Two days ago I posted an old-time article about families who boarded the teacher, sharing my Grandmother’s story about coming to Spy Hill, Sask, to teach. Today I’ll share my grandfather’s story of homesteading at Spy Hill.
Allen Vance and his father Sam arrived in the Northwest Territories in the fall in 1899 to check out the area. Sam’s brother was already homesteading near Neepawa, Manitoba; no doubt the prospect of 160 acres for $10 was appealing. Allen would be 21 in two months and could then file on for a homestead, too, and the two of them could work their land together. Mary (Mrs. Sam) and sixteen year old Will were left behind in Ontario to manage the farm there until they got back.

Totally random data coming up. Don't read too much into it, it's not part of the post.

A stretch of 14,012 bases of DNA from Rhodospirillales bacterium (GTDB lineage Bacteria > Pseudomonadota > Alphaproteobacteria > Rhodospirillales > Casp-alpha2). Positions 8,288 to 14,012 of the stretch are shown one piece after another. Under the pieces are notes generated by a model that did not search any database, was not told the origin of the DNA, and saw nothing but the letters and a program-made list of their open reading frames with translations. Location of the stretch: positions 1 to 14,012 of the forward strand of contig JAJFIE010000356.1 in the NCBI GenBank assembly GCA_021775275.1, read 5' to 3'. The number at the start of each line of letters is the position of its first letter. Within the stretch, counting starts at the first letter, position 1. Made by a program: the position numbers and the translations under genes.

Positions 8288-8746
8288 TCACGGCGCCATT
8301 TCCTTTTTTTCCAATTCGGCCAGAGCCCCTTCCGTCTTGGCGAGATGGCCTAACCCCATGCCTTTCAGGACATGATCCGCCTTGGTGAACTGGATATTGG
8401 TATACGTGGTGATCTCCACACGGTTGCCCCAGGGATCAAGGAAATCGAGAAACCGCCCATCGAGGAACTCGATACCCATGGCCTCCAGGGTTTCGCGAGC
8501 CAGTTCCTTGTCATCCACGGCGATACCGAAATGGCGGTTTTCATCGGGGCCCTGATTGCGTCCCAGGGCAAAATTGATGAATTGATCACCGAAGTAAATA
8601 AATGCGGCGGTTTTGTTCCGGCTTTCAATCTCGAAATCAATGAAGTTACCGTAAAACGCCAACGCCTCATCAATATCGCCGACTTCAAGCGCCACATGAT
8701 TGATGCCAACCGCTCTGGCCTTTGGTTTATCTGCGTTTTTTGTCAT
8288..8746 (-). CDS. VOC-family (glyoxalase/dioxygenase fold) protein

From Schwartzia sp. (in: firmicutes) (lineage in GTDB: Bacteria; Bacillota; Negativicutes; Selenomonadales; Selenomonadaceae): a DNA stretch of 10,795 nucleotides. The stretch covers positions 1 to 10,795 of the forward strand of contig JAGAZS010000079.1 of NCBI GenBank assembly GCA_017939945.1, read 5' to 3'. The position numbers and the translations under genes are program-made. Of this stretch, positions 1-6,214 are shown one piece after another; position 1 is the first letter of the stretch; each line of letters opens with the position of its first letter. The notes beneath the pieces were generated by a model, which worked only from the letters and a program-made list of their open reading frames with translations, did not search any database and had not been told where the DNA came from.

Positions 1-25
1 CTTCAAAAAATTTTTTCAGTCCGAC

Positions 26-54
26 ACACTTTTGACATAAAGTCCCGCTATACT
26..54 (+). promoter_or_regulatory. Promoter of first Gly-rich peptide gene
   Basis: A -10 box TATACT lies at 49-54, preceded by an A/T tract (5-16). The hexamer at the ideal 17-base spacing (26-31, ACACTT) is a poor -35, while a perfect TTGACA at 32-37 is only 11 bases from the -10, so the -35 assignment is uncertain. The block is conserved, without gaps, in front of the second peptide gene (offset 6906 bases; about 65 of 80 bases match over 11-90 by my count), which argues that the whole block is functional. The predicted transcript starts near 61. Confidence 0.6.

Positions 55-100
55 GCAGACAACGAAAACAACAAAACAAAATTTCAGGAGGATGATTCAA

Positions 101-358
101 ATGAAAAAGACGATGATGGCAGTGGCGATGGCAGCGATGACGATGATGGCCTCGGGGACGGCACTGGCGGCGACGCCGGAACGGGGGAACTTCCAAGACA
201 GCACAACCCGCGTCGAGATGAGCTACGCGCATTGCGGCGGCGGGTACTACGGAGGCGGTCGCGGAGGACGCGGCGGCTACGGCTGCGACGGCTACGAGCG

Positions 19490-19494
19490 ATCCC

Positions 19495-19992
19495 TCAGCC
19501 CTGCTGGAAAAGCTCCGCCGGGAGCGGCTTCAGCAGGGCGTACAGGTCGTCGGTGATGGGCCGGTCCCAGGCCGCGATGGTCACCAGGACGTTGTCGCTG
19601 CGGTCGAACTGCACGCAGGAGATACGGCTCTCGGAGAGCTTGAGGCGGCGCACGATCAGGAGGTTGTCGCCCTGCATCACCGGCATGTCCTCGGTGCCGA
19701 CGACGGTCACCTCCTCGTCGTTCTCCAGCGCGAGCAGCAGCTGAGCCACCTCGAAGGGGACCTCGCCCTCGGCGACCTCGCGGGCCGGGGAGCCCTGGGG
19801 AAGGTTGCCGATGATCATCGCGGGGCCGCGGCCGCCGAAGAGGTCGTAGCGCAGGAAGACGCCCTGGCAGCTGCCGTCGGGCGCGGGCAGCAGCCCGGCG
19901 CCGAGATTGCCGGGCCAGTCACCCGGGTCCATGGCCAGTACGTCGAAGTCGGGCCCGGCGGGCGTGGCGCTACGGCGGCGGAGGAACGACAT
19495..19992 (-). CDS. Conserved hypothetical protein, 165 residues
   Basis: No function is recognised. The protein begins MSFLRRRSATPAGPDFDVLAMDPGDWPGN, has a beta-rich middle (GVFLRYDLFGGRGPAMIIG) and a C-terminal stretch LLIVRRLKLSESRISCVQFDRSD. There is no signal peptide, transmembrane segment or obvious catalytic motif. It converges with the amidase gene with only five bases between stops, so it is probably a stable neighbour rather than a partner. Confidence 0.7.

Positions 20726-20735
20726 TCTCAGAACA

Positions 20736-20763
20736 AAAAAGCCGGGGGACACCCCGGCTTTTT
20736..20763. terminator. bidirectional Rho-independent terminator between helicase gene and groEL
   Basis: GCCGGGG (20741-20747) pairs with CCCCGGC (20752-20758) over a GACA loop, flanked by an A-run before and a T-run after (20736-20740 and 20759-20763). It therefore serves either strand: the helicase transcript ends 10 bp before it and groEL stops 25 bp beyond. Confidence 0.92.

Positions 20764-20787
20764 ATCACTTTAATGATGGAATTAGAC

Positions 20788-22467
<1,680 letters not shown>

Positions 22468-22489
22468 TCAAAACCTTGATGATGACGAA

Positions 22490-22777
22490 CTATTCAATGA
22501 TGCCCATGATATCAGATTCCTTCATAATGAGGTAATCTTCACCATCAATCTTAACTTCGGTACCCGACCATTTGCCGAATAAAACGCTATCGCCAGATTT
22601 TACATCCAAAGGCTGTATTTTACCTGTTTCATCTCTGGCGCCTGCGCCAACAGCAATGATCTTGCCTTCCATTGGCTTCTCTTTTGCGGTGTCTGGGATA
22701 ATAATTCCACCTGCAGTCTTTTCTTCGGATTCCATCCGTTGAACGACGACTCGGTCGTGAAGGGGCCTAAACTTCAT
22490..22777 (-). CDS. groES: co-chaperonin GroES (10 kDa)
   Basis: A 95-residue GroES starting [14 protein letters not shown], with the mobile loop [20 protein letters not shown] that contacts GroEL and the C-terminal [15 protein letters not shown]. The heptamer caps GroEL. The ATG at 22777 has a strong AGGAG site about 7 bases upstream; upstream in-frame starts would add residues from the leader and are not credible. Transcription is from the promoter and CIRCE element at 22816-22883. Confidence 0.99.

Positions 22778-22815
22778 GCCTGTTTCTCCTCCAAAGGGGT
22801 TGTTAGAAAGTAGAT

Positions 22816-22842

Sam and Allen would have trekked through an undulating land mostly rich in softwood trees, birch, poplar, and Manitoba maple with occasional patches of “tall grass prairie” until they reached the valley of the Little Cut Arm Creek, where the trees gave way to grassy hillsides. Allen picked out his quarter right beside this stream, not far from the town of Spy…
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